We were pretty shocked when a judge ordered doll maker MGA to hand over
pretty much everything having to do with Bratz dolls to Mattel, the maker of Barbie -- one of the key products Bratz competes against. While some of the facts are disputed by various parties, it does seem pretty clear that a Mattel designer was working on the concept of Bratz and then went to MGA to make the dolls instead. Mattel claims that it owns the entire concept because its contract with the designer included all rights to things he worked on while under their employ. Even if you accept all that, it seemed to go too far to not just provide monetary payments and/or an injunction, but to tell MGA to hand over the entire line of dolls including future plans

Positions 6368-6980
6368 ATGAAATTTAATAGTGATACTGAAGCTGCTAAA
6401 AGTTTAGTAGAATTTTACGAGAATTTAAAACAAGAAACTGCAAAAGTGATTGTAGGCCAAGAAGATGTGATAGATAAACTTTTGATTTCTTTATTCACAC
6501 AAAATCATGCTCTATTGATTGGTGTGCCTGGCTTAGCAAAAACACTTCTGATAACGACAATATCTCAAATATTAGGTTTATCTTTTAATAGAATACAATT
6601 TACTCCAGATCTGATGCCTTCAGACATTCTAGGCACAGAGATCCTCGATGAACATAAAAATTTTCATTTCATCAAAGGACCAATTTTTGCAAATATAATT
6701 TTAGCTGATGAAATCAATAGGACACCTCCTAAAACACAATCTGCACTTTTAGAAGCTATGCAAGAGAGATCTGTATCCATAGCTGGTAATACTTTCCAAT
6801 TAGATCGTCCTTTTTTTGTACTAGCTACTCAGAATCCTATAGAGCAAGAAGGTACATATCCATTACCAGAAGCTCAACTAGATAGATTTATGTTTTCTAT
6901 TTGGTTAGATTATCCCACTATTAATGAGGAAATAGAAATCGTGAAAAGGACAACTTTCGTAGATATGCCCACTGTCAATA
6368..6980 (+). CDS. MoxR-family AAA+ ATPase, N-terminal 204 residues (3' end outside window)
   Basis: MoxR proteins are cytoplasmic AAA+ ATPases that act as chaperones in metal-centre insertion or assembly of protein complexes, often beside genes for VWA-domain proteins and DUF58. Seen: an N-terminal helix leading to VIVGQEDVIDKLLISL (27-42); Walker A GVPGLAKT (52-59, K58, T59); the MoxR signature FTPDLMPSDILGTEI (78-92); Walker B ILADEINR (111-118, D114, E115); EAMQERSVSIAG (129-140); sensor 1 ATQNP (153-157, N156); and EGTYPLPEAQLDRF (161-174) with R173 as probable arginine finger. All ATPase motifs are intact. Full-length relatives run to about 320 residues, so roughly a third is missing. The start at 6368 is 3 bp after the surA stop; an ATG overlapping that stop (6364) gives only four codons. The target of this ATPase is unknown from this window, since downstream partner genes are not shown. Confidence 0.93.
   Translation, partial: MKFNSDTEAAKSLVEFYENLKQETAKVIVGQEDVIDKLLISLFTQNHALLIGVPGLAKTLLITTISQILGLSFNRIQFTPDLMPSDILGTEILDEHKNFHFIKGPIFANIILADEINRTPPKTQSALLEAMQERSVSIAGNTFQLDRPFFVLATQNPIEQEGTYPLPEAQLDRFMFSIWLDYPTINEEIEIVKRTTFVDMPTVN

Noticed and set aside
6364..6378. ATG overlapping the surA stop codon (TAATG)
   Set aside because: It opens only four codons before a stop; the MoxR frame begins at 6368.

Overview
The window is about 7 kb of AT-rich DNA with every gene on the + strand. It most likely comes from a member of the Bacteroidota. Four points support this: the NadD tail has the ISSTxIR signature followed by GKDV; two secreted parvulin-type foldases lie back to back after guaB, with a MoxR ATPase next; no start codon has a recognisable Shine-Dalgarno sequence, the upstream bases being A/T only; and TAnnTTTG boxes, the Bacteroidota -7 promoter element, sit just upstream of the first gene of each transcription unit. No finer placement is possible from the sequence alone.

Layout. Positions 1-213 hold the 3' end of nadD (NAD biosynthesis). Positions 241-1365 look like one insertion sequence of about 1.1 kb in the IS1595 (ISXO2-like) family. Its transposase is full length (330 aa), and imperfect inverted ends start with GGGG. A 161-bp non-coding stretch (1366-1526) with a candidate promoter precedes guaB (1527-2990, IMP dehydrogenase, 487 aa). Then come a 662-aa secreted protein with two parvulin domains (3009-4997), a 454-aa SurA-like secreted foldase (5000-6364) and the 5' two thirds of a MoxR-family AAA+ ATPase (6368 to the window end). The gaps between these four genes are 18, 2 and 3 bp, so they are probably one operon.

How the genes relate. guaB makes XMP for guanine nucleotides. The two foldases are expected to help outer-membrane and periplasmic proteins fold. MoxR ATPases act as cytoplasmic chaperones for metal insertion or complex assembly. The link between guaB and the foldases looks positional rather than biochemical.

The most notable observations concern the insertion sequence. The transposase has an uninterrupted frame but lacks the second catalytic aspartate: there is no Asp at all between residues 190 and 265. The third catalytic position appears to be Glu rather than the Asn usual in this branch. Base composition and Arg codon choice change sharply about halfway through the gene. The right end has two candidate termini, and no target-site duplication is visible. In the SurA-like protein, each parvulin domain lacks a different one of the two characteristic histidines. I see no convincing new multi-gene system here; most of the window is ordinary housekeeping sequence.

for the dolls. That seems to go well beyond the scope of what's reasonable -- and it seems like the appeals court might agree. It has lifted the original deadline
for when MGA had to transfer stuff over to Mattel and seems to be considering whether itself goes too far, saying that handing all of that over to Mattel seemed "draconian."
Even if we grant that the designer created the dolls while he worked at Mattel, it takes more than just an idea to be successful. Yet this ruling seems to put the entire value
of not just the Bratz line of dolls, but every forward thinking innovation in the Bratz line, into that single idea. That's going way too far. Sure, perhaps there should be some sort of sanctions or punishment, but MGA did a lot more than just see this idea, snap its fingers and have a success on its hands. The execution was what made it work, and it seems silly to ignore all of that and assume that the entire value is in the idea -- and everything else needs to be handed over because the guy had the idea while still at Mattel.